As Maria Caballero looked out at the 140 middle school students in the Doré Theatre on Thursday, she saw herself.
“I was nine years old before I spoke English. I came from a very poor family. My mom never learned English. My Dad never went past sixth grade,” she said.
As field workers, Maria’s parents moved the family around a lot before settling in Wasco. She, herself, has worked the fields.
But Maria’s story has a twist – today she helps design spacecraft for NASA. After attending CSUB for three years, Maria transferred to Cal Poly, San Luis Obispo for a degree in aeronautical engineering. She has worked for NASA for 14 years and is based at the Dryden Flight Research Center at Edwards Air Force Base near Mojave.
Talking to participants of the NASA Summer of Innovation Rocketry Camp on Thursday, Maria said they should shoot for the moon when dreaming of their future.
“You guys have beautiful brains,” she told them. “You need to fill your dreams. And you can.”
Many of the students in the audience shared a similar background. They were chosen from the largely Hispanic Lamont School District in an effort to reach underrepresented minority youth and encourage them to enter the STEM fields (science, technology, engineering and math).
The NASA camp was a collaborative project between CSUB and the school district, which worked together to receive a $32,500 grant from the Aerospace, Education Research and Operations (AERO)-Institute partnering with NASA Dryden Flight Research Center. The students spent two weeks doing hands-on activities, including building, testing and launching model rockets. An additional partner in the project was Taft College, which provided $4,000 in specialized scientific rocket building supplies.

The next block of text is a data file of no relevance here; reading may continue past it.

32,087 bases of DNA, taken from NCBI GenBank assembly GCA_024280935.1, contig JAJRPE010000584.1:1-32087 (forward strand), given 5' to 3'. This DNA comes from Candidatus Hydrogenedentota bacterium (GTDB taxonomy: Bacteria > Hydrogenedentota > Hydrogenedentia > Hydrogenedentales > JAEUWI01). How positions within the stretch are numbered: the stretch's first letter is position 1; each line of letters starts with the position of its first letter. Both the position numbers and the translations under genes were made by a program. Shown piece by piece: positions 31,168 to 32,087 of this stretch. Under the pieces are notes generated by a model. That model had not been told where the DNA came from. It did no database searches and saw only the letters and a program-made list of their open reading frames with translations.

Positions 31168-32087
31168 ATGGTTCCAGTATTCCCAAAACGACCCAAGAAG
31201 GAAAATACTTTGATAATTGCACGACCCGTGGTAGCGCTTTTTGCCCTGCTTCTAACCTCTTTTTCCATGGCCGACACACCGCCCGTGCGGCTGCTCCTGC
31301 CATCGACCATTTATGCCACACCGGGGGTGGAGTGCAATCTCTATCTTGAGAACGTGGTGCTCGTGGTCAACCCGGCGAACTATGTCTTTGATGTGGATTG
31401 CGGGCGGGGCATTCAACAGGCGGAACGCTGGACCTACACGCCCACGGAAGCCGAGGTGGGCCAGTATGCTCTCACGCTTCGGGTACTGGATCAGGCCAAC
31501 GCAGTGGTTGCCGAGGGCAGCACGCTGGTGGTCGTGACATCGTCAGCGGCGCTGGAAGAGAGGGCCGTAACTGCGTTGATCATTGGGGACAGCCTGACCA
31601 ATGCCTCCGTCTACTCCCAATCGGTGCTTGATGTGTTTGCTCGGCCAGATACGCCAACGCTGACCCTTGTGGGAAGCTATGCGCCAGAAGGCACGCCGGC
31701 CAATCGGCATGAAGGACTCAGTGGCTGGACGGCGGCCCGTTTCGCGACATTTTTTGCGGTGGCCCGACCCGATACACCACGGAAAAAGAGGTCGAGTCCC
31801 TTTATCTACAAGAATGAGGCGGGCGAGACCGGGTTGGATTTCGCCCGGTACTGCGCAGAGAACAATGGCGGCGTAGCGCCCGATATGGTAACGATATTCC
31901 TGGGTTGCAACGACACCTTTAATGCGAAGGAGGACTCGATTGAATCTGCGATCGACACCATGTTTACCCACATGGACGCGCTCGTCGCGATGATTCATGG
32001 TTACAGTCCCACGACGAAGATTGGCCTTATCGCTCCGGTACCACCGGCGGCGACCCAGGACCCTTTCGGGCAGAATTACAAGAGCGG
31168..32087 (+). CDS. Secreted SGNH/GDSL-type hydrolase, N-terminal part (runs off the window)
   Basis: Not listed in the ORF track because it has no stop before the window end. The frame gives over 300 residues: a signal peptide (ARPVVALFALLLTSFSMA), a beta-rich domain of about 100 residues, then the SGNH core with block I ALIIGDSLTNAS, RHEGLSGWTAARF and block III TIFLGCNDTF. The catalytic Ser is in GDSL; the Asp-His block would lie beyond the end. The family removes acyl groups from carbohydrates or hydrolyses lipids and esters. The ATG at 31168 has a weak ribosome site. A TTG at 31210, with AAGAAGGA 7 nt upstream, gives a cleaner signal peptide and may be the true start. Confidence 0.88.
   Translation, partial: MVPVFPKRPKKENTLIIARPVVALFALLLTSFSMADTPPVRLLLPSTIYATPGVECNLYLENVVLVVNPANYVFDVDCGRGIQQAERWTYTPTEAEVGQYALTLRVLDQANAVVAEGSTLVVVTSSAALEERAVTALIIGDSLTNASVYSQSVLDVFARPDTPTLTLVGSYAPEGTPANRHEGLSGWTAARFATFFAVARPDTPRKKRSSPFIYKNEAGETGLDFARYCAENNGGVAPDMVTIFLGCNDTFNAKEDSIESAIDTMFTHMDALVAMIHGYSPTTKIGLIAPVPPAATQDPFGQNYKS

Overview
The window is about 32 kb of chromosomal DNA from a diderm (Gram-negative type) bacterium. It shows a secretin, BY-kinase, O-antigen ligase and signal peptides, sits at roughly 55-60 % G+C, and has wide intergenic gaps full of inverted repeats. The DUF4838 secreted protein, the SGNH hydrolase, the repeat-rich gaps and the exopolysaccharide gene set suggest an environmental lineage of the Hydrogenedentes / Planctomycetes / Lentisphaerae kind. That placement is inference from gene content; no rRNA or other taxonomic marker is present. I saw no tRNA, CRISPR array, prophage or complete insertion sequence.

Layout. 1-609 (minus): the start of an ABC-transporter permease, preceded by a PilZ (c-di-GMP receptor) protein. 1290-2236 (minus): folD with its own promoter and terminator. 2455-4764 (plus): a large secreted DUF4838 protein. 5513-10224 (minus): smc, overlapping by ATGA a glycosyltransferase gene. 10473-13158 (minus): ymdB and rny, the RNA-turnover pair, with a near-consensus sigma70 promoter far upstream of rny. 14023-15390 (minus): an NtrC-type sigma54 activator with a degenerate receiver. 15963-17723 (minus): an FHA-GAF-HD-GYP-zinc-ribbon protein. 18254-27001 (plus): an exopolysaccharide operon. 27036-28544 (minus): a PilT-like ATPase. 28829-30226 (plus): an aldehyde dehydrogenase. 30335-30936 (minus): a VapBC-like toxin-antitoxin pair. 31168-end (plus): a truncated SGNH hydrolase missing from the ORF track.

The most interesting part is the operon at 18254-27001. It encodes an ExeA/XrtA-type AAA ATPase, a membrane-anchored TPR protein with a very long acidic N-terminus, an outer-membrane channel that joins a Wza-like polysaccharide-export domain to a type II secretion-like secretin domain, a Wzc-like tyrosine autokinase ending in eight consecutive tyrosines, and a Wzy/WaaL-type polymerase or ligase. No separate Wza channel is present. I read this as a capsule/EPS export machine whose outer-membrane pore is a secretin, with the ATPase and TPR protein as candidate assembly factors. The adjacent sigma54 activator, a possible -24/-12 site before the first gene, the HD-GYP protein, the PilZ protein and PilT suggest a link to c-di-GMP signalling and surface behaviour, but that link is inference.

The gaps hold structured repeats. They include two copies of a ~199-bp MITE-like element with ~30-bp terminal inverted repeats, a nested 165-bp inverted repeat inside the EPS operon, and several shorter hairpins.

Thursday’s event at CSUB was the culmination of the camp, and included water bottle rocket launches, tours of Taft College’s STEM Mobile Lab, tours of the CSUB campus, and a poster display by the students. The afternoon capped off with launching the model rockets built by the students at the AYSO soccer fields.
The camp was taught by a mix of teachers from Lamont School District, CSUB students who are training to become teachers, and CSUB faculty – using curriculum provided by NASA. The teachers said they don’t have much time for these kinds of hands-on activities during the regular school year.
“When you put a lot more emphasis on activities, they don’t even realize they’re learning,” said Miguel Carrillo, who teaches sixth grade in Lamont. “I would say that before this program, about less than five percent of the students were interested in science. Now, after today, about half are authentically interested.”
Maria Caballero said the presentation was her first public speaking engagement – and she now hopes to do more to inspire youth. The slide that got the most ooohs and aaahs was a picture of an SR-71 Blackbird – an aircraft developed by NASA that was featured in the movie “Transformers 2.”
“Oh, you guys recognize that one,” Maria said to the students. “Well, if you come to work for NASA, you’ll get to design things like this.”
For more pictures of the NASA Summer of Innovation Rocketry Camp at CSUB, visit CSUB’s Facebook photo gallery.